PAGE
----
• said step of designating one of the first and second images as the higher quality image comprises the step of comparing the image quality of the first image to the image quality of the second image.
  • the second image is the higher quality image without performing a comparison.
  • performing such a comparison of the image qualities of the first and second images ensures that the higher quality image can always be used in a subsequent verification event.
  • said step of comparing the first image to the second image, whereby to determine whether they are images of the same user comprises: assessing an image quality of each of a plurality of sections of the first image, whereby to assign an image quality to each of said plurality of sections of the first image; for at least one section of the first image that is determined to have an image quality different from the image quality of others of said plurality of sections of the first image: configuring a matching algorithm for that section of the first image in dependence on the assigned image quality of that section of the first image; and using the configured matching algorithm to compare said section of the first image with a corresponding section of the second image, whereby to determine whether the first and second images are images of the same user.
  • the quality of a section of the first image can be usefully assessed by determining the amount of detail the section contains that is useful for performing an image matching process with another image. Sections of the first image that contain little in the way of detail that is useful for facial matching can bias the overall comparison result between the first image and the second image. By considering the image quality of the first image section-by-section, the sections of the first image that contain little such detail can be identified, and can be taken into account when configuring the matching algorithm, such that the biasing effect of those sections can be reduced.
  • the image quality of a said section is determined by identifying features within that section and comparing characteristics of said features to characteristics of features of a predetermined set of training features.
  • the set of training images may comprise one or more sets of images with “desired” features and one or more sets of images with “undesirable” features.
  • a set of images with desired features may be made up of images that are suitable for image comparison.
  • Sets of images having undesirable features may include, for example, sets of images with poor lighting, or blurred features.
  • the image quality of a said section may be determined by identifying features within that section and determining the sharpness of the identified features.
  • a section having features with a relatively high determined sharpness may be assigned a higher image quality than a section having features with a relatively low determined sharpness.
  • the sharpness of a feature can be assessed by, for example, determining the change in pixel intensity over a given area. A large change in pixel intensity over a relatively small area could indicate a relatively sharp feature, whereas a smaller change over a larger area could indicate a relatively unclear feature. Sections of an image that contain sharp features typically contain detail that can be useful for image matching.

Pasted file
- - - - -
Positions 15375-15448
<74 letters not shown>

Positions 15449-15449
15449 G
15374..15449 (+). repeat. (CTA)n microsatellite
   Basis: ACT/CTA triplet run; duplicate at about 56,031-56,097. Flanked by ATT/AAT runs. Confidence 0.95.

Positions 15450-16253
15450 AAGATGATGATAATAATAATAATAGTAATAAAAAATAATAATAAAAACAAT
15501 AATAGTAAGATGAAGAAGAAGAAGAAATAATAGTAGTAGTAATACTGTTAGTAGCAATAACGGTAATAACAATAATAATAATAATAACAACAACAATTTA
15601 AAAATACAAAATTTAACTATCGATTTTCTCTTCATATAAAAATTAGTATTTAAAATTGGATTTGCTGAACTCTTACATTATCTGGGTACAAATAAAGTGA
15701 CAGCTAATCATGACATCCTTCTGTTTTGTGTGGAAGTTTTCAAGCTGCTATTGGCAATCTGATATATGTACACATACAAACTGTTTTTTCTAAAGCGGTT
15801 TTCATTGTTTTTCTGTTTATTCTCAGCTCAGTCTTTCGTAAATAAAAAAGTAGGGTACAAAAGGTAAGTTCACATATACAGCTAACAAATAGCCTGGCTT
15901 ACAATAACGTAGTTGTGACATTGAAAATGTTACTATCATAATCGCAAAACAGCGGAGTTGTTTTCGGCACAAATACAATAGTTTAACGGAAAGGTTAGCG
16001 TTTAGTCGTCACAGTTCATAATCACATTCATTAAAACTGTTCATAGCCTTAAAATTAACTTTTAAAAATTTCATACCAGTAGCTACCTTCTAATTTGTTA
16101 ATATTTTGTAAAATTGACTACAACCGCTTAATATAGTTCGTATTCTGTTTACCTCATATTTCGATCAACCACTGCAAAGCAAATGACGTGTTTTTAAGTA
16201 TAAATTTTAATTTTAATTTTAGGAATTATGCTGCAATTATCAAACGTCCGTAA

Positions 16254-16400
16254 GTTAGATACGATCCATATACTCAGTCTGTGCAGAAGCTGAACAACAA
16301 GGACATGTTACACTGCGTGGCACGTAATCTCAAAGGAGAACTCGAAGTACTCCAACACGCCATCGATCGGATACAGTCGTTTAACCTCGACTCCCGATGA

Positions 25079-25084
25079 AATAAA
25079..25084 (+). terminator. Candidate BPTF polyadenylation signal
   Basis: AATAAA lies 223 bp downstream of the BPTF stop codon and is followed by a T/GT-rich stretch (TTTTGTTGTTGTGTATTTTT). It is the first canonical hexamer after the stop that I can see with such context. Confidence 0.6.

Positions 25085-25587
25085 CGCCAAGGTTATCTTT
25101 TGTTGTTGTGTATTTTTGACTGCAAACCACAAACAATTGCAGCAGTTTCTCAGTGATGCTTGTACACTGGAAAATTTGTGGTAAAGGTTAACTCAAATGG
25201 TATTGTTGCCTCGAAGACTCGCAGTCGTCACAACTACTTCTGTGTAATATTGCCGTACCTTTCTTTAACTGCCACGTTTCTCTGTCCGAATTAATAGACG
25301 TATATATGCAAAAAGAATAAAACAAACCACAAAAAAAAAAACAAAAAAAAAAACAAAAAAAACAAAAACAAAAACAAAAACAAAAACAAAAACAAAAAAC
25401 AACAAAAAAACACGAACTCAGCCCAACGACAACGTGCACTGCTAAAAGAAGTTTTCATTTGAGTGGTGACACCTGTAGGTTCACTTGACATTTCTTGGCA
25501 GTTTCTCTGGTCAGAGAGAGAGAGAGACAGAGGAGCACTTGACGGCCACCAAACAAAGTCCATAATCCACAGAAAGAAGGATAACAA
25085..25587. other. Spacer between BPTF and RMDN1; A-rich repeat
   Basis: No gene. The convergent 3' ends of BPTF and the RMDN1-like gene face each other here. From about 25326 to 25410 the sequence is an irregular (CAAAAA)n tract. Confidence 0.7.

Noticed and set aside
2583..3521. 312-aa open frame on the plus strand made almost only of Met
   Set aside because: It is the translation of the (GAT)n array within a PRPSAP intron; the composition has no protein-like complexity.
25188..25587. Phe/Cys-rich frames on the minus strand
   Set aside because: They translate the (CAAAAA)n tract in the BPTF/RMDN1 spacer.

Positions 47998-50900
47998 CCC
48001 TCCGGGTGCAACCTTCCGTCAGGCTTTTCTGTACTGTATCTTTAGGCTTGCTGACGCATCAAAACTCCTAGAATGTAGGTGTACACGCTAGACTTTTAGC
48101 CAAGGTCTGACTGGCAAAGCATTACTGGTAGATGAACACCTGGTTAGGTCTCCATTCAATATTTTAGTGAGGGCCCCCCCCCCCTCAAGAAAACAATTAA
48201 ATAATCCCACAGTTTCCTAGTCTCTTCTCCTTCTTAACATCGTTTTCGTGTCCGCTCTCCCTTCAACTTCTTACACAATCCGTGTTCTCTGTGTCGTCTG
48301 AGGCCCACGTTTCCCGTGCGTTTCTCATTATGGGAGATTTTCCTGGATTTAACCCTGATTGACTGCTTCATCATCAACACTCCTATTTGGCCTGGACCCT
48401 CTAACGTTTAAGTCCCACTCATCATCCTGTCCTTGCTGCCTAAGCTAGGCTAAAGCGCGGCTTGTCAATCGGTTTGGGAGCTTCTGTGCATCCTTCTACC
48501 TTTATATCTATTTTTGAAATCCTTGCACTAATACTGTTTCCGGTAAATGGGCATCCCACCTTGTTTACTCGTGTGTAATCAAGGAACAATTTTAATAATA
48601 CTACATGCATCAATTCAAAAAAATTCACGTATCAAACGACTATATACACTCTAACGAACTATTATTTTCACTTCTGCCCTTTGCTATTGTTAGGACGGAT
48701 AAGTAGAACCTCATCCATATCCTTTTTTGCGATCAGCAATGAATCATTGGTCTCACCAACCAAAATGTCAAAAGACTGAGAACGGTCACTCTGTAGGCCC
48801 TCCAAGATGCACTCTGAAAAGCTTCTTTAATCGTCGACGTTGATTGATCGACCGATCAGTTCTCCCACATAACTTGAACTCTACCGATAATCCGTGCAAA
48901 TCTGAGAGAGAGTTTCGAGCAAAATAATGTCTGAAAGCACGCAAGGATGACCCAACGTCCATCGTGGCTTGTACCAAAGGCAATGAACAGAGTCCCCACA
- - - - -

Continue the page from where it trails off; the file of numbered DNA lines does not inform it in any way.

• the first image may be an image that has been captured by or in conjunction with the processing system.
  • the second image may be an image that has been captured by or in conjunction with the processing system.
  • the processing system is a component of a user device, such as a mobile device
  • the first and/or second image may be captured by an image capture component of the user device, for example.
  • the processing system is, for example, a remote server
  • the first and/or second image may have been captured by a device remote from the processing system, which is working in conjunction with the processing system to determine whether the first and second images represent the same entity.
  • the method may comprise successively capturing further images by or in conjunction with the processing system, and comparing each said further image with the first image whereby to determine whether they represent the same entity.
  • This arrangement is particularly advantageous where the second image is an image captured by a mobile device, because the image capture conditions of a mobile device can vary (the lighting, for example, depends greatly on the location and orientation of the device).
  • a further image can be captured and compared to the first image. The likelihood of the comparison result being correct for the further image of the user can be increased if the further image is of suitably improved image quality.
  • the method further comprises comparing the overall image qualities of the two images and designating the image with the lower overall image quality as the first image and the image with the higher overall image quality as the second image.
  • the lower-quality image is likely to have a greater number of sections that contain little in the way of detail that is useful for image comparison, and thus the effectiveness of the above method in improving the reliability of the image matching result can be increased be designating the lower-quality image as the first image.